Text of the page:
August 28, 2018
Unhappy Coincidencesmarriages of licensing convenience, and changed circumstances
Relatively few people write and review open source software licenses. A great many more use them. That is the story of open source terms as we know them: Mostly, we don’t. Rather, we see how they work for others, and reuse the same terms for the same effect. Even if that legal functionality was never in the spec.
Like all appropriations, open source license terms written for one reason and redeployed for another bear unintended consequences. It’s easy to cast adoption of a license for an unanticipated purpose, like requiring patches from developers, as evidence of support for the official goal, like software freedom for users. Moreover, the institutional thrust of a license gets a kind of marketing-legitimacy bonus, like the Free Software Foundation’s take on GPL. Meanwhile, contributors’ mental models of licenses and the actual effects of their terms wander apart, unless and until a dramatic reckoning. Then the misunderstanding, which is what these happy accidents obscure, flips from happy to hostile, as with Linus and GPLv3.
It’s worth identifying these latent conflicts, calling them out, and asking how parallel developments have affected them. As it turns out, many predate widespread Internet adoption. Some really just shouldn’t matter anymore.
Software Freedom Doesn’t Mean Patches Back
The GNU General Public Licenses aren’t about getting patches back from other developers. They’re about ensuring users, not maintainers, get source code for the software. From the preamble of GPLv2:
Our General Public Licenses are designed to make sure that you have the freedom to distribute copies of free software (and charge for this service if you wish), that you receive source code or can get it if you want it, that you can change the software or use pieces of it in new free programs; and that you know you can do these things.
When users get source code for changes to software under GPL, they also get a new GPL license for the changes. The GPL license for the changes gives users all the permission they need to share the changes back to maintainers. But permission is not a mandate. If Alice releases GPL software that Bob changes, and Bob shares his changed version with Charlie, Bob has to give Charlie source and a GPL license for his changes. Charlie can share the source and license back to Alice. But nothing requires him to do so. When software traveled between users exclusively on expensive, specialized media, like tape drives, forwarding to the maintainer was never a given.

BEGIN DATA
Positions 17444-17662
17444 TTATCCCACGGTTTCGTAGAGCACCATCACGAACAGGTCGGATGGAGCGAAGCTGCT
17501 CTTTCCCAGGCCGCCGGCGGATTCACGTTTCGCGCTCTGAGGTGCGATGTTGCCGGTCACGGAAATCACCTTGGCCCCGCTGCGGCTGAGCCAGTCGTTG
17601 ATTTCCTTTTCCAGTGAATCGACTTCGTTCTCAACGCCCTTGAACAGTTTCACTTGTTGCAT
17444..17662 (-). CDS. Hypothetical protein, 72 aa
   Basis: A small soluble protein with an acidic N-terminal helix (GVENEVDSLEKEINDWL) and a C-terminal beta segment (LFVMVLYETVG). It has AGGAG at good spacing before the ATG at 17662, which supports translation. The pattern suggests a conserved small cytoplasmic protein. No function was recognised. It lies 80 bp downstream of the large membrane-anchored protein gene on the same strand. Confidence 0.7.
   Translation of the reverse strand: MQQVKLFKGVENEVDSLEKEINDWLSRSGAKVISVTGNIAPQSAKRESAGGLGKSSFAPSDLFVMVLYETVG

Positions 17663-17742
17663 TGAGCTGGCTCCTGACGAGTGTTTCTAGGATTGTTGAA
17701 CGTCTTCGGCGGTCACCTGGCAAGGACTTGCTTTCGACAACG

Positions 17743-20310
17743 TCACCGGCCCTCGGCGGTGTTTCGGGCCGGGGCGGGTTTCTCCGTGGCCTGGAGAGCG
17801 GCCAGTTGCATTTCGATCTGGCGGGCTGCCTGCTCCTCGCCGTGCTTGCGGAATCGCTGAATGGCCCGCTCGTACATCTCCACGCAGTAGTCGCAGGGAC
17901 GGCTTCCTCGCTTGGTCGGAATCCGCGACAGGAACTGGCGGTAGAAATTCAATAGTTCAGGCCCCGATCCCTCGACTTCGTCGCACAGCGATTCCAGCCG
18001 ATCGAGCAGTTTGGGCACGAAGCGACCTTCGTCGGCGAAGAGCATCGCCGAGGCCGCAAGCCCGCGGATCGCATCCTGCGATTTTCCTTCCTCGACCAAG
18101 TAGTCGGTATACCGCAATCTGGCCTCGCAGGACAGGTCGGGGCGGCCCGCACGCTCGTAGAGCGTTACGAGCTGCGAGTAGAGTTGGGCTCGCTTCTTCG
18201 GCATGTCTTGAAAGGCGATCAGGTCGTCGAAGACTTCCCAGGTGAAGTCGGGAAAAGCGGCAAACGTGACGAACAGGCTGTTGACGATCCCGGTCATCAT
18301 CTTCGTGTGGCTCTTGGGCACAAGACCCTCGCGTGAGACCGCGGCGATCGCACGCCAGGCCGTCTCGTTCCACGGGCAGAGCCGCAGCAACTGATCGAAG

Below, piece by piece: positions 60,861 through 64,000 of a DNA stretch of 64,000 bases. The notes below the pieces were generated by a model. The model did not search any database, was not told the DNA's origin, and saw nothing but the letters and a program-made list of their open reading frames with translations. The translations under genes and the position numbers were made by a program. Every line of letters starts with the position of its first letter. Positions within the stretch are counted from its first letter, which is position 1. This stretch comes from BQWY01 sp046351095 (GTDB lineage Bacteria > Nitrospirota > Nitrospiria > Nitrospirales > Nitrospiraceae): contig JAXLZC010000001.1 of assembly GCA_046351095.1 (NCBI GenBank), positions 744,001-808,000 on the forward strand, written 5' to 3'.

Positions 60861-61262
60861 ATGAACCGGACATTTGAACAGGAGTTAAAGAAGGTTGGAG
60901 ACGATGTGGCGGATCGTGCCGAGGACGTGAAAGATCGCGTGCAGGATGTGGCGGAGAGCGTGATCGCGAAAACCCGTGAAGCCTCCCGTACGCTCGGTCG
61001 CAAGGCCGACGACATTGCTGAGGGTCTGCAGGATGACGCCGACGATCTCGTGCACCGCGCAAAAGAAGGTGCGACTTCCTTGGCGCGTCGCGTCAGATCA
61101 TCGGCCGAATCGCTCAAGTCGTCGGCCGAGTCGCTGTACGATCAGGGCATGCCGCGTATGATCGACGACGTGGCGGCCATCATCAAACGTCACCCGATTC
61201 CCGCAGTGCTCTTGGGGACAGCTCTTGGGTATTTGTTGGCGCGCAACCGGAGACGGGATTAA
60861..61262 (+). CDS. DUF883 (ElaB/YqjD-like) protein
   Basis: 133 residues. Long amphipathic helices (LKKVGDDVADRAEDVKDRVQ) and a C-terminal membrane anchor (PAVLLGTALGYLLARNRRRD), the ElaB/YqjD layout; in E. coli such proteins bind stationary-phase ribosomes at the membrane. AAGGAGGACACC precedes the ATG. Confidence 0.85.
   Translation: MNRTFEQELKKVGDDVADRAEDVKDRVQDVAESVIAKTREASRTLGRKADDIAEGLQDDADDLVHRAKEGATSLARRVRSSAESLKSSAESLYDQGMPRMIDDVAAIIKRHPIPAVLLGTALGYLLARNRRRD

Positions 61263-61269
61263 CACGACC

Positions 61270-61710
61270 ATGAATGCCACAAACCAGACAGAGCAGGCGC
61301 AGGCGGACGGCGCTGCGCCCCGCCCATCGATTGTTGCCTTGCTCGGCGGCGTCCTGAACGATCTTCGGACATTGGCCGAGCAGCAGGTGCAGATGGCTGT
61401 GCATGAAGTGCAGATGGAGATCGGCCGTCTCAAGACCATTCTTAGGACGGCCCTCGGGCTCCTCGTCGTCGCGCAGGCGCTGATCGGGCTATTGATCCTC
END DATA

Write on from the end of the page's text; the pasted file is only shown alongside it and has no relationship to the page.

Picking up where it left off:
What about licenses that do require sending patches back to maintainers? FSF considers them “non-free”. According to the FSF, the ability to make changes and keep them to yourself is part of software freedom:
You should also have the freedom to make modifications and use them privately in your own work or play, without even mentioning that they exist. If you do publish your changes, you should not be required to notify anyone in particular, or in any particular way.
The Open Source Initiative approved the license FSF rejected, RPL, which requires sending patches back as “open source”, twice. I proposed a license to OSI last year with the same feature. It was rejected. Many commentators described approving RPL as a mistake. And many OSI participants continue to maintain that “free software” as defined by the Free Software Foundation and “open source” as defined by the Open Source Initiative are, or ought to be, synonyms.
The distinction—or potential distinction—between sharing with users and sharing with maintainers makes less and less sense all the time. When users enforce GPL licenses to get source code for GPL-based software that they receive as part of products or services, often embedded in devices like e-readers or cars, success is forcing the manufacturer to publish source code to a website. Whether we want to give source code to end users or maintainers, the method is the same: Put the source somewhere anyone can find it, online. Or send it to the one enforcing the license, under the expectation that they will post it pretty much immediately.
The Internet makes global distribution cheap. So cheap, in fact, that it costs less to give all comers the source code on HTTP demand than to try to suss out who was actually a customer to begin with. And there’s no value in trying to give just customers the source code, on the off chance they won’t share it with maintainers, anyway. The one trying to enforce GPL is usually an activist or the maintainer themself. They aren’t going to spend months sending demand letters to a company, or paying legal fees to have them sent, only to forget to zip an e-mail to the project lead, or to merge useful changes to the public project they lead.
Granted, not everybody has the Internet. Some folks get software on CD, on flash drive, preloaded into a physical product, or not at all. But a whole lot of people running software do in fact have Internet access, at least some of the time.
In the olden days, there were a lot of concerns about requiring specific software or procedures to accept licenses, or to distribute source code. If users had to use closed software, or click through restrictive terms of service, to accept license terms or share source code, the software couldn’t really be called free. But the value of the Internet flows from its openness, universality, and ubiquity. With the Internet, sending messages, creating records, and distributing content is cheap and easy. There’s no more cost-effective way to reach so many people.
The Parity license that I drafted for License Zero embraces this reality. Parity is a very strong share-alike license that requires users to release their own source code. In particular: